AMD 1GHz Duron Combo

Nov 15th, 2000 | By

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AMD 1GHz Duron Combo


Date
: 11/15/00 – 01:22:46 PM

Author
:

Category
: Processors

Manufactor: AMD
Price: $217.99

Thanks to The Overclockerz Store for supplying us with the ABIT KT7-RAID and the Duron cpu.

Introduction

Some time ago Ryan from The Overclockerz Store asked me if I was interested in testing one of
their latest and most successful combo’s containing one of the best motherboards available, the
ABIT KT7 RAID and a Duron cpu clocked at 1GHz.

Off course I took the offer and a week later the material arrived at my doorstep. The cpu
was wrapped in foil to prevent it from being damaged on its long journey towards me. After I
unpacked everything I was ready to install it and start testing.

Specifications

- 600MHz stock speed

- 6x mulitplier (unlocked to whatever you want)

- 64kB on-die L2 cache memory

- 462-pin socket A design

- 1.6v core voltage

The Duron isn’t all that different from AMD’s TBird cpu. Actually the only difference between
both cpu’s is the amount of L2 cache memory. The TBird features 256kB on-die cache memory whereas
the Duron only carries 64kB of L2 memory, also at full core speed.

As you can see in this screenshot taken from Wcpu (can be found at H-Oda)this Duron is manufactored with the model 3 core. This means that one day the Duron CAN have 128kB of L2 cache instead of the 64kB
we see now. My guess is that AMD is holding this trick up their sleeve in case Intel adjusts it’s Celeron to be faster then the Duron. Then AMD pulls out this joker and it’s ‘bye bye Intel’.

Below is a picture that explains what all those numbers on the cpu core are telling us. Thanks to Hard|OCP for the picture!

As you can see default voltage is 1.6v which is the same as the Celerimine cpu (starting at 600MHz that is). It also shows us that we have 64kB L2 cache and that the cpu is manufactored in the socket A format.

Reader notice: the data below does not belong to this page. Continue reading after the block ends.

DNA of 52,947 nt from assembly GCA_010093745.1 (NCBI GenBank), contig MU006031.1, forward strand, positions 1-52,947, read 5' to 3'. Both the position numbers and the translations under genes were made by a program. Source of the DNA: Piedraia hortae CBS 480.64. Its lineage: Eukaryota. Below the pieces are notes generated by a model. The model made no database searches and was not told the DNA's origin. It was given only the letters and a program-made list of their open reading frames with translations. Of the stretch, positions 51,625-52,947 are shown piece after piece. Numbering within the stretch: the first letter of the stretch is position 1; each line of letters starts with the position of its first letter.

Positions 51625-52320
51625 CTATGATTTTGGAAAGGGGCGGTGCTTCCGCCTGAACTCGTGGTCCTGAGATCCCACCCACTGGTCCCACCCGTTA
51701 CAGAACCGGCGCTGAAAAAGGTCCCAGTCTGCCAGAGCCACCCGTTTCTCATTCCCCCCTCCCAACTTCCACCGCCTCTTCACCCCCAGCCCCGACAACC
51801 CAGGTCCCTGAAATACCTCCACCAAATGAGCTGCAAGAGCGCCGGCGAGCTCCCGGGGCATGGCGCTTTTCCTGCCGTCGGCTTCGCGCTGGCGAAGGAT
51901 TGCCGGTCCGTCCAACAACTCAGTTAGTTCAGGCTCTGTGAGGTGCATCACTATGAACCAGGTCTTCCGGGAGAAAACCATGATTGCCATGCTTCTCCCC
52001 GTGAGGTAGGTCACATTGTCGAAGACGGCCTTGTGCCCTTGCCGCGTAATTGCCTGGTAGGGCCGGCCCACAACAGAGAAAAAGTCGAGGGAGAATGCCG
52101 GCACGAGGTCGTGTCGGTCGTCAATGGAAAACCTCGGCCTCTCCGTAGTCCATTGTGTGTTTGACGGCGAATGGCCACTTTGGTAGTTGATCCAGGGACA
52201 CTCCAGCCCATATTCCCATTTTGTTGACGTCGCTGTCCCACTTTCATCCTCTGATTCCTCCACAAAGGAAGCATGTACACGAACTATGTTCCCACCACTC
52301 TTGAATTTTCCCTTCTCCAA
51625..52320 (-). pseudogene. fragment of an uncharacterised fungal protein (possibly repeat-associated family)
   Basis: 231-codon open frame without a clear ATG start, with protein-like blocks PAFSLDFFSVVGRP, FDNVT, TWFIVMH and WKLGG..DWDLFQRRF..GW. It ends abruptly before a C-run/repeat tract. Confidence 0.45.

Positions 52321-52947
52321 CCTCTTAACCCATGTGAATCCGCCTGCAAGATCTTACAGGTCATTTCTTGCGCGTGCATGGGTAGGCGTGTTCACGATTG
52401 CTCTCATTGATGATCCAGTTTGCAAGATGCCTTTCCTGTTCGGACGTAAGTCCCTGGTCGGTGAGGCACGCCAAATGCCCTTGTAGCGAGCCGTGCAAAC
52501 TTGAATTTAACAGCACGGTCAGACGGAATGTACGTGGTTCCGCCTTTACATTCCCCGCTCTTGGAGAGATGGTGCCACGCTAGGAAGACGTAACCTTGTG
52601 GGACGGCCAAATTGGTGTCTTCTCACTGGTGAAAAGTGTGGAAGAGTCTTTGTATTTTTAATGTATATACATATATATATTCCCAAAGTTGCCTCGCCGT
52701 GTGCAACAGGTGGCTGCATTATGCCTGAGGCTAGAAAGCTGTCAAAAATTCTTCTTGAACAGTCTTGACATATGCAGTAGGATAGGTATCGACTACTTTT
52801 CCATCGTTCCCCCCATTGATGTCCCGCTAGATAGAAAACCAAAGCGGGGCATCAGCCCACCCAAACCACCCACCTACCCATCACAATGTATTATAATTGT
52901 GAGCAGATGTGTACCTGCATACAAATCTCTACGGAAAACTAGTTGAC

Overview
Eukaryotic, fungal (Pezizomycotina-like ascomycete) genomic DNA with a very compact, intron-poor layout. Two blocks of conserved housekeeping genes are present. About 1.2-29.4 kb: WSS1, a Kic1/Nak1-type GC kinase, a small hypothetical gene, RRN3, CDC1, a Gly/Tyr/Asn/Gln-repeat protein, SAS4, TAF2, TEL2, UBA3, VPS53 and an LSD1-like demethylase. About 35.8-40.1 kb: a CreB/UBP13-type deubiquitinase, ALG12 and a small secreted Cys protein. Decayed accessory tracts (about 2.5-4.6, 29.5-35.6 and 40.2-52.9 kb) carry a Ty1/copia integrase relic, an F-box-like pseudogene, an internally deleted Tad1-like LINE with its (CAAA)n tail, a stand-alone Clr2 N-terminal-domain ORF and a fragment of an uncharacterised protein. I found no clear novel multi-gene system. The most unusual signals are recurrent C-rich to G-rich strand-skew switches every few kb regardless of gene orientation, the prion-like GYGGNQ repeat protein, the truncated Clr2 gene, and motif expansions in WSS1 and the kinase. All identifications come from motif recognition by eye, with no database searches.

Some people say there is a difference between a blueish core and a greenish core. AMD builds some of its cpu’s with copper interconnects, others are built with aluminium interconnects. The cpu’s built in Texas are made out of alu interconnects, the cpu’s made in Dresden are made with copper interconnects.
Cpu’s from Texas have a green tint on the core, cpu’s from Dresden have a blue/purple tint. Although AMD is claiming they are not (yet) manufactoring any Durons
with copper interconnects, mine (which actually is a Duron 600) has a blueish tint on it. Normally AMD only uses copper interconnects on 1GHz TBirds and up, but since these are not sold as much as
cheaper TBrid or Durons, it is possible they just remark these cpu’s. I also have a Duron 800 sitting in the testlab with a greenish core, and I can not overclock as well as the Duron 600 with the blue core.
I don’t know if these statements are true, but I can confirm a blue core overclocks better then a green one (for me anyway) so if you can chose which one you’ll buy, I suggest
you take to blue one :).

Installation of this beast …

Simplicity rules! Just unlock the cpu with your pencil, put it in the socket on the motherboard (we used the KT7 RAID), put some
thermal grease on it and put the cooler on it. As we all know heat is the worst enemy of overclocking, I have chosen to use the Globalwin FOP38 to cool this freaking speed monster down.
After we installed the cpu into our testbed we were ready to do some serious benchmarking and overclocking ;).

Overclocking